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January 12, 2017

Every year, hundreds of Canadians work overseas with Doctors Without Borders/Médecins Sans Frontières (MSF), delivering front-line medical care as part of MSF’s lifesaving emergency programs. We aim to introduce you to some of them, such as Trish Newport, a longtime project coordinator who recently returned from working with Syrian refugees in Lebanon.

August 05, 2016

On Dr. Rogy Masri’s last day in Lebanon, staff in four Doctors Without Borders/Médecins Sans Frontières (MSF) clinics in Tripoli ate cakes that had been decorated with an edible photo of his smiling, bearded face to bid him farewell — a testimony to the Toronto-based physician’s popularity with local colleagues. “They knew I have a really sweet tooth,” Dr. Masri chuckles. “I ate a lot of cake during my six-month assignment.”

August 20, 2015

The last few weeks have brought unprecedented high temperatures to much of the Middle East. In Lebanon’s Bekaa Valley, home to at least 410,000 refugees, temperatures have reached as high as 42 degrees. The heat isn’t just bringing discomfort; it’s bringing sickness.

April 17, 2015

Over one million Syrians have sought to escape a brutal armed conflict in their home country by fleeing to Lebanon, often becoming impoverished in the process and living in crowded, makeshift shelters. Add trying to survive with diabetes to those circumstances, and the situation for many becomes tragic. James Elliott is a Canadian researcher who recently returned from Lebanon, where he worked with diabetes patients among the Syrian refugee population.

December 11, 2014

Médecins Sans Frontières/Doctors Without Borders (MSF) teams travelling to evaluate the medical needs of the people affected by Typhoon Hagupit in Philippines have reached the areas most impacted by the storm, and have found that most communities were well prepared ahead of its arrival. Given the minor medical needs in the affected areas at this stage, and the involvement of the Philippines Department of Health, assessors concluded there is no need for an MSF medical intervention.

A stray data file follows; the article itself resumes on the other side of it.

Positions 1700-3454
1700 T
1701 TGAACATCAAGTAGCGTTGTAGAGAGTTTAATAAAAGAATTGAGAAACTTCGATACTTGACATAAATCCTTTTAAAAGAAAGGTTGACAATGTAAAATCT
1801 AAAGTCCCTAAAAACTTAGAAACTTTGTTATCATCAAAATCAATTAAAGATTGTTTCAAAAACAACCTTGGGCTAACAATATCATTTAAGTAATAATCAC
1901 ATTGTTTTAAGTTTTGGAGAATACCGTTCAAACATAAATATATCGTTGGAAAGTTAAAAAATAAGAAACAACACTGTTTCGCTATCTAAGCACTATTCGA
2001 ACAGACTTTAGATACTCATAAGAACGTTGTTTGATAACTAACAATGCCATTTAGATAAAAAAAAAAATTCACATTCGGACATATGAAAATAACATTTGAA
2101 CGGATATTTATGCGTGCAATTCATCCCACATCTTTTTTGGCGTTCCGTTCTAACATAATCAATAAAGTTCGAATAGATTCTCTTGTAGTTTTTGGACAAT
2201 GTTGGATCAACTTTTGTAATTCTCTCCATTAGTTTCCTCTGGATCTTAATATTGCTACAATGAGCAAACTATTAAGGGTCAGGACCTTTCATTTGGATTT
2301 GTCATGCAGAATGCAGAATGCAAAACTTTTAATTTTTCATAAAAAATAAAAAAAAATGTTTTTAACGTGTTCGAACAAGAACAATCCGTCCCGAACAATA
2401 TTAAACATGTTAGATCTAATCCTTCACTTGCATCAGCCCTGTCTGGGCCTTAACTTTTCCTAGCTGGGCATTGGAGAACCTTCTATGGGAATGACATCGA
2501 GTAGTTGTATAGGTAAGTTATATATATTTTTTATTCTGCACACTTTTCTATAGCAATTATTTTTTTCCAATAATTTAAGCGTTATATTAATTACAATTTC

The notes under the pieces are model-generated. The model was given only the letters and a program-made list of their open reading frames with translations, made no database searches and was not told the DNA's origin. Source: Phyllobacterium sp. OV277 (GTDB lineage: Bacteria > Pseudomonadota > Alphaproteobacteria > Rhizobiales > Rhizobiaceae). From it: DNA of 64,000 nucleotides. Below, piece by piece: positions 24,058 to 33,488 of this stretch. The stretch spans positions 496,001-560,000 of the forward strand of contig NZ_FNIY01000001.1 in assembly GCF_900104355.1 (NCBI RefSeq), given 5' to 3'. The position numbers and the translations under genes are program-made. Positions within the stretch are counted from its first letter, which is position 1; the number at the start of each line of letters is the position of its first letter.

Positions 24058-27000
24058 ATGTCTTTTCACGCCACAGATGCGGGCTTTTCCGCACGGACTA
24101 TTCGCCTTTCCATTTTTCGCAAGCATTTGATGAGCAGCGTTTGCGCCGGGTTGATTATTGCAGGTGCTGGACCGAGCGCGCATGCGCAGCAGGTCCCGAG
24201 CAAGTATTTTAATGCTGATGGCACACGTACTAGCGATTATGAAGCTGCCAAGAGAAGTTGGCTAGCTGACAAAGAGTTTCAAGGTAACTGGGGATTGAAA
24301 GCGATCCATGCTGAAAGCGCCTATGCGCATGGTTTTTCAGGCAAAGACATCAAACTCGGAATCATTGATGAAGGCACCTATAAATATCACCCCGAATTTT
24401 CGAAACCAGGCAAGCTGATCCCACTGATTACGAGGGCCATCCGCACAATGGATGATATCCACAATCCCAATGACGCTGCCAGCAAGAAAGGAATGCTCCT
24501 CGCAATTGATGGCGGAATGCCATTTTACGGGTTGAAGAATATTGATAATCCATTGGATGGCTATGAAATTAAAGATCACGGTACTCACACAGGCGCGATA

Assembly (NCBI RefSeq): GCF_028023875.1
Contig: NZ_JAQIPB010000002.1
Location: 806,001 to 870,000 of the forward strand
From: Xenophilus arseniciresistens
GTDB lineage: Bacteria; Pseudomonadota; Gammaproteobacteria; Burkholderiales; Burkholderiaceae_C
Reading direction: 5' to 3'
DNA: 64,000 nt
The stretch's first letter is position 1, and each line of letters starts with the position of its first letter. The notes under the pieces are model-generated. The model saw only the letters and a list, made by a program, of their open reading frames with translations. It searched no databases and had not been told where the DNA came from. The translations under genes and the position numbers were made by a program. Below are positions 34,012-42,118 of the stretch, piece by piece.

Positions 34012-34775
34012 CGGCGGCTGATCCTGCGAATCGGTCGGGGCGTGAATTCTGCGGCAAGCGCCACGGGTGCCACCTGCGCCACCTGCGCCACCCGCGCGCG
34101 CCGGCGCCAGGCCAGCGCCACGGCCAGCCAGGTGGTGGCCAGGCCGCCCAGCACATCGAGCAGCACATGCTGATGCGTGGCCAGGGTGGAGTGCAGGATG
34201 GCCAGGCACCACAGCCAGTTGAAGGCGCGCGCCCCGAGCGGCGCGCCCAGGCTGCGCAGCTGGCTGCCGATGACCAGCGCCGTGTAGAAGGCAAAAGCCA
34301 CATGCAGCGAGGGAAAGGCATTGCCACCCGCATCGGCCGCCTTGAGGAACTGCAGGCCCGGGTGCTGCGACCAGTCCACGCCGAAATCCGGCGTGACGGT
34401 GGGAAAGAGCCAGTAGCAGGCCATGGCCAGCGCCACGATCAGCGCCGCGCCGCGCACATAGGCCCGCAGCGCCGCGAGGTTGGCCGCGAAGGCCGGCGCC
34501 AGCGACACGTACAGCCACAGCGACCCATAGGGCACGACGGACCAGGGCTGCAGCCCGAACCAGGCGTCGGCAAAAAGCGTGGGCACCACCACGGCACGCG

May 08, 2014
In the six months since Typhoon Haiyan hit the Philippines, teams from Médecins Sans Frontières/Doctors Without Borders (MSF) have provided care for emergency and everyday health problems in hospitals and mobile clinics, delivered clean water and helped repair sewage systems and health centres in some of the worst affected areas. 
 
As the recovery effort has progressed, MSF has withdrawn from areas where its assistance is no longer needed, and stayed on in places where the health system has yet to recover. 
 
March 20, 2014

Cradled in his father’s arms, five-month-old Niño cries feebly. He is coughing and has been feverish for two days, with red spots on his face.

January 27, 2014

Over the past seven weeks, teams from Médecins Sans Frontières (MSF) have run mobile clinics by boat to deliver medical and humanitarian aid to five small islands south of Guiuan that were affected by Typhoon Haiyan.

December 10, 2013

One month after Typhoon Haiyan swept through the central Philippines, Filipinos are starting to rebuild their homes and lives, said MSF emergency coordinator Ibrahim Younis. But while people in cities are receiving assistance, said Younis, many remote farming communities have still received little aid.

November 26, 2013

Despite increasing amounts of humanitarian aid reaching typhoon-hit areas of the Philippines, MSF teams are still finding villages and towns that have not yet received any aid.MSF’s teams are working in hospitals, running mobile clinics, providing mental healthcare, distributing essential relief items and clean drinking water.In Guiuan, Samar Island, MSF set up a 40-bed tent hospital, distributed 1,200 tents and is providing potable water to over 20,000 people. In the city of Tacloban, Leyte Island, MSF set up a 45-bed inflatable hospital.

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